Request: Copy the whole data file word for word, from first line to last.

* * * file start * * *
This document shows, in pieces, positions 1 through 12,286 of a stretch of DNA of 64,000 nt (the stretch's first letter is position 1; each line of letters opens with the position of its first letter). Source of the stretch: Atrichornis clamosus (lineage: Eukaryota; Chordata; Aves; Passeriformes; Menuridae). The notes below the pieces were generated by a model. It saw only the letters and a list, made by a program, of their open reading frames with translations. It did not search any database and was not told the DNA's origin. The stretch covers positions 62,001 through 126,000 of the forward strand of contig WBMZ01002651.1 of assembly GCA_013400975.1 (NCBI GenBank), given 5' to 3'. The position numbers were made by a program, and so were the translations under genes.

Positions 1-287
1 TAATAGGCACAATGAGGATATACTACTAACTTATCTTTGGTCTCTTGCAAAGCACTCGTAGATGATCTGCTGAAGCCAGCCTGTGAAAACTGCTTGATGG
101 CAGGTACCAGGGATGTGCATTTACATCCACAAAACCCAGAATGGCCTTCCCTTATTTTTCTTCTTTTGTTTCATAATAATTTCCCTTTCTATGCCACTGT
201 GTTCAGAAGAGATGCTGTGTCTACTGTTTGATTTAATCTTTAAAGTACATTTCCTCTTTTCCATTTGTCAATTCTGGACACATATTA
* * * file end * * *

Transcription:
This document shows, in pieces, positions 1 through 12,286 of a stretch of DNA of 64,000 nt (the stretch's first letter is position 1; each line of letters opens with the position of its first letter). Source of the stretch: Atrichornis clamosus (lineage: Eukaryota; Chordata; Aves; Passeriformes; Menuridae). The notes below the pieces were generated by a model. It saw only the letters and a list, made by a program, of their open reading frames with translations. It did not search any database and was not told the DNA's origin. The stretch covers positions 62,001 through 126,000 of the forward strand of contig WBMZ01002651.1 of assembly GCA_013400975.1 (NCBI GenBank), given 5' to 3'. The position numbers were made by a program, and so were the translations under genes.

Positions 1-287
1 TAATAGGCACAATGAGGATATACTACTAACTTATCTTTGGTCTCTTGCAAAGCACTCGTAGATGATCTGCTGAAGCCAGCCTGTGAAAACTGCTTGATGG
101 CAGGTACCAGGGATGTGCATTTACATCCACAAAACCCAGAATGGCCTTCCCTTATTTTTCTTCTTTTGTTTCATAATAATTTCCCTTTCTATGCCACTGT
201 GTTCAGAAGAGATGCTGTGTCTACTGTTTGATTTAATCTTTAAAGTACATTTCCTCTTTTCCATTTGTCAATTCTGGACACATATTA